“Flood of Fire” is the final part of the Ibis trilogy, following on from “Sea of Poppies” and “River of Smoke”.  I should say from the outset, this is one of those times when you absolutely must read the books in order or you’ll be lost within minutes!   In fact, although I read parts two and three in fairly quick succession it was a long time since I’d read the first instalment, and to be honest I struggled to recall many of the plot details that were crucial to the trilogy’s conclusion.  So my advice, before I even start reviewing, is get your hands on part one and if you enjoy it crack straight on with volumes two and three before you lose track!

The complex nature of the plotting across the three novels is one of the reasons I love the books so much.  I can’t even use the usual analogies of a web or tapestry, as they suggest a plot that grows steadily outwards from a starting point.  I would say it’s more like crazy paving: fragments of people and places pop up, disappear and reappear, only forming a coherent whole in the final moments when the structure is complete and you can finally stand back and appreciate it in its entirety.  The trilogy’s lynchpin is the Ibis, a ship that we come across right at the beginning carrying a motley crew of passengers from all corners of the globe.  From there the story takes us to India, China and all the high seas in between.  We meet sailors, botanists, smugglers, opium dealers and petty criminals, all playing their part in the momentous events that form the backdrop to the story: the Opium Wars.

By the time “Flood of Fire” takes place the Opium Wars are reaching their peak.  Whereas the conflict of the first two novels is mostly emotional and cultural, in this final part it becomes actual military action.  The various military campaigns are unquestionably crucial to the plot, as almost all the book’s characters become caught up in them in some way, but for me they were the least interesting sections to read.  That’s not to say the author foregoes his human stories for the sake of dry accounts of military procedure: all the battles are seen through the eyes of those taking part in the brutality and the effect on the combatants is very clear.  I guess for me, detailed descriptions of warfare are simply not something I like to read.  Every other aspect of the novel, though, I thought was superb.  The thing I found most remarkable was how skilfully the author juggles a cast of characters extending into numbers that in many novels would seem ridiculous.  Nobody’s story feels redundant and nobody’s story makes you skim through the pages until you get back to someone interesting.  The fate of some individuals definitely took me by surprise; some strands of the story end neatly but others hint at more uncertain futures to come, all the more intriguing because we know they will never be revealed.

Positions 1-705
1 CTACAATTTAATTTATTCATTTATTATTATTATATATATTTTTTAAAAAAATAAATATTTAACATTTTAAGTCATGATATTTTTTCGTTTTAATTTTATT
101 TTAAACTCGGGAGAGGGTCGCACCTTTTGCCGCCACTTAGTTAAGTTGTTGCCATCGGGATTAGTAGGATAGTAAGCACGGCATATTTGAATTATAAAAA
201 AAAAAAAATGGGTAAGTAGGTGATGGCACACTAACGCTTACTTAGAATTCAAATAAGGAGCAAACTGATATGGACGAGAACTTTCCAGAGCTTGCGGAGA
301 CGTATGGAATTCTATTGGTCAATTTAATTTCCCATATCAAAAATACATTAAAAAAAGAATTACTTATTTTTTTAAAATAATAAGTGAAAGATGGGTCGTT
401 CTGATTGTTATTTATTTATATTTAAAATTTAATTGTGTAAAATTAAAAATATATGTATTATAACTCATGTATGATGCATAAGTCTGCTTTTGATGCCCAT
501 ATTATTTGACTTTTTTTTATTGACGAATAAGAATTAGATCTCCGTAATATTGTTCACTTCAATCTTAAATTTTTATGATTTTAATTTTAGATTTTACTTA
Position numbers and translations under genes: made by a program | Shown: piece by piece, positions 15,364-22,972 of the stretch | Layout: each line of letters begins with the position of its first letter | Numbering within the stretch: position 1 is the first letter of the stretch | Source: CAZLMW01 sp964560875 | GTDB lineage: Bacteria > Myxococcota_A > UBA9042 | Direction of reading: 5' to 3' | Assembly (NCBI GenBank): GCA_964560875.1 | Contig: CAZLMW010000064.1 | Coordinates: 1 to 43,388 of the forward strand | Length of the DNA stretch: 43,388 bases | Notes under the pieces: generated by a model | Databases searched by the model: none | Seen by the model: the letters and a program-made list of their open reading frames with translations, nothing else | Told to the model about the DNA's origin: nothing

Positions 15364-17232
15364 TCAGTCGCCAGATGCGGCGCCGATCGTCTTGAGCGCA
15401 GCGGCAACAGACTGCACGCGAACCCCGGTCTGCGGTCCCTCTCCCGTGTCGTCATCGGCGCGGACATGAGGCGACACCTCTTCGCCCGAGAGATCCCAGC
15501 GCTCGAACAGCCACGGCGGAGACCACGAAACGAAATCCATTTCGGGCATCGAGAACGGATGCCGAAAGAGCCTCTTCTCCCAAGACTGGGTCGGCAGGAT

If you’ve read any other Amitav Ghosh novels this one will definitely not disappoint.  If you haven’t, I would possibly recommend trying one of his standalone books (“The Glass Palace” is my favourite of these) before tackling this trilogy.  And if, like me, you’ve been waiting eagerly for “Flood of Fire” for some time then I can assure you it’s well worth the wait.